Among all publications in Vietnamese, magazines fared worst, perhaps because they could not attract sufficient advertising due to low circulation, with the exception of colourfully printed special magazines called Giai Phẩm Xuân or simply Báo Xuân. These are part of the media tradition of pre-1975 Saigon, and normally published once towards the end of the year by most Vietnamese tabloids to celebrate the incoming Tết which follows the Australian Festive Season. The other exception is where a magazine is supported by a particular industry sector, such as the Sydney-based Medicine & Modern Life Bi-monthly (Lưỡng Nguyệt San Y Học & Đời Sống) published by Dr. Liêu Vĩnh Bình since 1999 and circulated throughout Australia and in a dozen of other countries.

 

It is not coincidental that the first copy of The Bell of Saigon was for sale and was not distributed free at Asian groceries like its counterparts in the US.

 

One of the benefits of living in suburban Australia is that residents are not only able to receive free but also home-delivered copies of local and regional newspapers in English. The modestly rolled up copy thrown onto a resident’s front yard is in fact big business owned by reputable media corporations and contains a wealth of information, if one is interested in local news and activities and does not mind occasional odd statements from publicity-seeking local councilors or state and federal politicians in the area.

 

But for some exceptions, residents of Vietnamese background who enjoy this free supply of suburban newspapers, somehow do not like or trust a free Vietnamese newspaper. Various attempts to set up free Vietnamese outlets have failed, at least until recent years,  in Sydney and Melbourne.

 

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                                                                 Trần Châu and Lưu Tường Quang - Brisbane 20.05.2000

 

The exception is in Adelaide where Nam Úc Tuần Báo (South Australia News Weekly, 1995) and its younger rival, Adelaide Tuần Báo (Adelaide News Weekly, 2001) have passed their test of time and are still going strong with a reported weekly circulation of around 3 000 copies each, or roughly a readership of 1 in 4 Vietnamese residents who are also well served by nationally circulated titles from Sydney and Melbourne.

 

In Brisbane, a team of young entrepreneurs were trying to emulate the Adelaide experiment, and their SS Vietnamese Weekly (Bầu Trời Phương Nam – Southern Sky) has survived its first decade. This free outlet was not initially in competition as a result of the demise in 2008 of Người Việt and before the appearance of another free weekly, the APN News some five years later. Both are in fierce competition in the rather small local market with a claimed circulation anywhere between 3 000 to 6 000.

 

Người Việt was set up in Brisbane by Mr. Trần Châu as a fortnightly magazine in 1997 before becoming a tabloid in 2006 and run by Mr. Đỗ Trung Hiếu for 2 years before its demise.

 

Unlike their compatriots in the US, it seems that Vietnamese print consumers value a product when they pay for it in Australia. In Brisbane and Adelaide, they pick up a free copy in addition to their paid weekly brought in from Sydney and Melbourne, the two major centres of the Vietnamese print media. This is in line with the pre-1975 paying habit as South Vietnam had only newspapers for sale and not for free distribution.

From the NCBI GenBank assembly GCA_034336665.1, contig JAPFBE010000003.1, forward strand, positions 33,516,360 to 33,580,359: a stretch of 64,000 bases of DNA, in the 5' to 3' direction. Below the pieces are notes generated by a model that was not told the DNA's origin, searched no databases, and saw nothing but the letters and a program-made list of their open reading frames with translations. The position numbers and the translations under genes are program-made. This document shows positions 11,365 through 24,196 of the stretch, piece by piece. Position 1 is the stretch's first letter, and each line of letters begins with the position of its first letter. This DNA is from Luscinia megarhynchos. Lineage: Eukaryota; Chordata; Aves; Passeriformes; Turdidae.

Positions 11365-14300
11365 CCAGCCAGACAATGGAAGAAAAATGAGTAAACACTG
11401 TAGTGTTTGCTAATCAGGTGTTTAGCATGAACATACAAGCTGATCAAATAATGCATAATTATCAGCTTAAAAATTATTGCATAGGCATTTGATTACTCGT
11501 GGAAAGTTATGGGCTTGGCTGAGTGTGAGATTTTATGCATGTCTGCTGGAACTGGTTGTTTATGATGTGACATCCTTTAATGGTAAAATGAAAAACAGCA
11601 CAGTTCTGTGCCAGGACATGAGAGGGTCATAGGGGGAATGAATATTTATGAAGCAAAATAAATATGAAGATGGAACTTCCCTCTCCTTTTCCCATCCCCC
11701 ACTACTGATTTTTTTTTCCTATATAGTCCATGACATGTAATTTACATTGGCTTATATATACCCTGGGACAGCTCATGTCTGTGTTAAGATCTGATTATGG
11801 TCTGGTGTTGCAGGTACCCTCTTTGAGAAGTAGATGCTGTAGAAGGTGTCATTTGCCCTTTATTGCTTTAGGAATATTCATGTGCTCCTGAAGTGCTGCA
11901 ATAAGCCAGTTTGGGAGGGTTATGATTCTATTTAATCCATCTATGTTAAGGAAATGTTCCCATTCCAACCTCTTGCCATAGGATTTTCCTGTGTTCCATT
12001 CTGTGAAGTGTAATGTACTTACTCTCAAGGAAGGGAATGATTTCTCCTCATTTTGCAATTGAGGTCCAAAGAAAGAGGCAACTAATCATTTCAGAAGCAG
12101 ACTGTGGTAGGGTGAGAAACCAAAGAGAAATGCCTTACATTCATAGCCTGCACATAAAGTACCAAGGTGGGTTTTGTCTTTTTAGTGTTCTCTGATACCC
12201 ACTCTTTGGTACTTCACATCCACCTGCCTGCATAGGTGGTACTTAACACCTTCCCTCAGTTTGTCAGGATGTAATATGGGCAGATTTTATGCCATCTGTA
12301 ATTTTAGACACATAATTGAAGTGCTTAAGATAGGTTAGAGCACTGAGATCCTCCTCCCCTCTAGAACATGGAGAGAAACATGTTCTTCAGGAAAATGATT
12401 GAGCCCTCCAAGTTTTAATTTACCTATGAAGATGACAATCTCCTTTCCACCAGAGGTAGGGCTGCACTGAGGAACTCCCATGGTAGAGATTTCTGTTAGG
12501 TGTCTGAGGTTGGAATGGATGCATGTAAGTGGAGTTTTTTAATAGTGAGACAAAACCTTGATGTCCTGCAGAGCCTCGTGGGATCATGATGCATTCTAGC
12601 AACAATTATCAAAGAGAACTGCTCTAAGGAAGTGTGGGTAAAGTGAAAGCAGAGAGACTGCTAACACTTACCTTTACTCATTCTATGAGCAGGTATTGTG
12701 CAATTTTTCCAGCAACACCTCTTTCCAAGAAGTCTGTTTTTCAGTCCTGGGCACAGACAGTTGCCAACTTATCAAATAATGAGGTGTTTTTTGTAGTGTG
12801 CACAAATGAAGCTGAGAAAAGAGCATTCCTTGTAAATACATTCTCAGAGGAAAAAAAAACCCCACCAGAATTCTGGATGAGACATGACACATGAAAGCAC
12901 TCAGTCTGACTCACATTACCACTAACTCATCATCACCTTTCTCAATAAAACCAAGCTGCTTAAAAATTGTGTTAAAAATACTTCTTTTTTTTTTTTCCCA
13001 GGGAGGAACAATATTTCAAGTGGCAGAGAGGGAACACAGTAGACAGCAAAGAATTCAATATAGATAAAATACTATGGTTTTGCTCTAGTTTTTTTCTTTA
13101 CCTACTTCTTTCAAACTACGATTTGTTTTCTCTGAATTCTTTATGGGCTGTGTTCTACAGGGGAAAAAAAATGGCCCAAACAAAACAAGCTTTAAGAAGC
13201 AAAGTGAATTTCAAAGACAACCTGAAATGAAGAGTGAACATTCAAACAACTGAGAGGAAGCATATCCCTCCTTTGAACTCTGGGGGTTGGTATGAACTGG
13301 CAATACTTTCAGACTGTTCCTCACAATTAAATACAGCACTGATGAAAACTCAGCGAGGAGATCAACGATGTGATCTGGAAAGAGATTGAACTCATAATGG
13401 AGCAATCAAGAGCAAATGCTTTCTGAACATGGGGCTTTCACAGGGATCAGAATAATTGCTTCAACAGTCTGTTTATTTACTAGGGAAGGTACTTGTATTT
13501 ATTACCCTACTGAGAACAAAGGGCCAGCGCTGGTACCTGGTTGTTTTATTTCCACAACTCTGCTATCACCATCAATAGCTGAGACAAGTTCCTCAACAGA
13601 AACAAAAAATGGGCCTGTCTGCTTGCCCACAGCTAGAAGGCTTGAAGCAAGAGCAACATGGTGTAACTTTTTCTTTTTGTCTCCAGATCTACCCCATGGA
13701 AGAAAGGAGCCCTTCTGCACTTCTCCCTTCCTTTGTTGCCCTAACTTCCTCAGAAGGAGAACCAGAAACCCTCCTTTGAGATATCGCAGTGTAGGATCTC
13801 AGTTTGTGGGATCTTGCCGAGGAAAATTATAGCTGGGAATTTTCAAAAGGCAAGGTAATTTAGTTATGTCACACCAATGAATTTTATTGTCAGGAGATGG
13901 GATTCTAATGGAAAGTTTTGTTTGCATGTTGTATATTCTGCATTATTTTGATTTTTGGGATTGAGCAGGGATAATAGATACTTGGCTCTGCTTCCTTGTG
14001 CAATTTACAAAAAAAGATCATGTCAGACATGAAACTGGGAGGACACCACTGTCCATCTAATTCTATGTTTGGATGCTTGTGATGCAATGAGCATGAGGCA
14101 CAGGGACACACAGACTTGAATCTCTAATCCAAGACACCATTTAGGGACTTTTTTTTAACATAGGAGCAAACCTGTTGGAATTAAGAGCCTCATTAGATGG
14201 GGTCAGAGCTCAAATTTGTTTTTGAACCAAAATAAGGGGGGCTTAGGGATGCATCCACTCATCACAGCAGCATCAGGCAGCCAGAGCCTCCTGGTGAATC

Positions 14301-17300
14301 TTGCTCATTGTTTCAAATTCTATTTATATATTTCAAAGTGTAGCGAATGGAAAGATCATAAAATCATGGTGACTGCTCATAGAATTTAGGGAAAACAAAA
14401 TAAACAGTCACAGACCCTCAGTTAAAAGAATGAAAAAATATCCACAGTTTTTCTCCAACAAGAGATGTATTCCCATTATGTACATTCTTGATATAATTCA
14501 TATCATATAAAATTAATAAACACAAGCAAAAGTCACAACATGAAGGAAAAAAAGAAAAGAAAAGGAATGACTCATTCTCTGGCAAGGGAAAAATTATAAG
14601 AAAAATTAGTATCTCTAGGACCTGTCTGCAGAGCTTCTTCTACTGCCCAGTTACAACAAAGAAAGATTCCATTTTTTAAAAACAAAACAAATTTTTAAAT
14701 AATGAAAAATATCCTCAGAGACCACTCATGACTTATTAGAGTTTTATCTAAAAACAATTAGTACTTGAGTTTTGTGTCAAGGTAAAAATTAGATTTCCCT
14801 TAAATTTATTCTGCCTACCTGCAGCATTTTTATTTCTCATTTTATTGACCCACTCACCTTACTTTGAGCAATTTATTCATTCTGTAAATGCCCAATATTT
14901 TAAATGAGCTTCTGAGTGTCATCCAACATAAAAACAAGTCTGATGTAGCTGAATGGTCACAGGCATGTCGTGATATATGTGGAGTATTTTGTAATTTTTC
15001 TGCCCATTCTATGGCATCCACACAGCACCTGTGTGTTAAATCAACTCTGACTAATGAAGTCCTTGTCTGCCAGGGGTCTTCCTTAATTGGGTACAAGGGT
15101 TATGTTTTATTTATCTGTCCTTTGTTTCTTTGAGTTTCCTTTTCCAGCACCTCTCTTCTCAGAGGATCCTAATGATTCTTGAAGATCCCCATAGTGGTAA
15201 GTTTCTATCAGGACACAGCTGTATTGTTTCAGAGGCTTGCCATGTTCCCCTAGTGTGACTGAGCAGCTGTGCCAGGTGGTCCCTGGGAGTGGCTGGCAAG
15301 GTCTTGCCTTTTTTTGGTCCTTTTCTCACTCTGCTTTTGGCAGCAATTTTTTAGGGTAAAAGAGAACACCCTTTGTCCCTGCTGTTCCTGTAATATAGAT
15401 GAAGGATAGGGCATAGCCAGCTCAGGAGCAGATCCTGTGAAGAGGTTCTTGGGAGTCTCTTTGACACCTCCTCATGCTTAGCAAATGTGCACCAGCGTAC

The first in-road of a free weekly is a new phenomenon in Melbourne when a former collaborator of Long Quân’s Nhân Quyền Weekly set up Viet News a few years ago as an advertising outlet for the housing market in direct competition with his former outfit. Long Quân was unhappy but not unduly concerned, dismissing this disloyalty as a “fact of life”. In 2015, Viet News launched its Sydney publication also on the same basis that proved to be successful in Melbourne i.e. housing market advertising. While the free Viet News did not appear to have adversely affected the ‘selling’ weeklies in Melbourne - particularly Nhân Quyền Weekly – it seems to have weakened the revenue stream of Sydney-based Dân Việt Weekly.

 

The newest addition in 2015 was Tự Do Thời Báo (The Liberty Times) which is published twice weekly and directly linked to Sydney-based Saigon Broadcasting Television Network (SBTN). Initially circulated as a free weekly, Tự Do Thời Báo - editorially assisted by Gia Du, an old hand in the Vietnamese print media with Phạm Khiêm aka Mộc Văn, an ex BBC broadcaster, in charge of Australian news and current affairs - is now on sale at a discount price. This outlet, conceived as part of a multi-media company, is still at the time of writing, in search for its place in the crowded print media market for Vietnamese readers.

 
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Prime Ministerial launch of SBS Radio Online, Sydney 26.10.2001 – From left: Head of SBS Radio Lưu Tường Quang, Editor of Saigon Times Hữu Nguyên, the Hon John Howard, MP, Head of Vietnamese Group Ngọc Hân and Editor of Dân Việt Gia Du



 

In terms of format, broadsheet, once preferred by Vietnamese readers in pre-1975 Vietnam, was not popular in Australia. One or two isolated attempts to revive a good tradition in old Saigon never took off the ground here.

 

Since the days of The Bell of Saigon, almost all Vietnamese newspapers are tabloids without any discussion or concern among editors and readers. This was a significant matter in the mainstream media where executives of Fairfax media for example, used to be agonized over the downsizing of The Sydney Morning Herald and The Melbourne Age for fear of losing the advantage of their perceived ‘quality’ paper status, even though one of the world’s best media institutions, The Times of London, appeared to have successfully made its own transition. Among other ethnic media, the four main Chinese dailies continue as broadsheets while El-Telegraph went the other way from its initial tabloid into its larger format.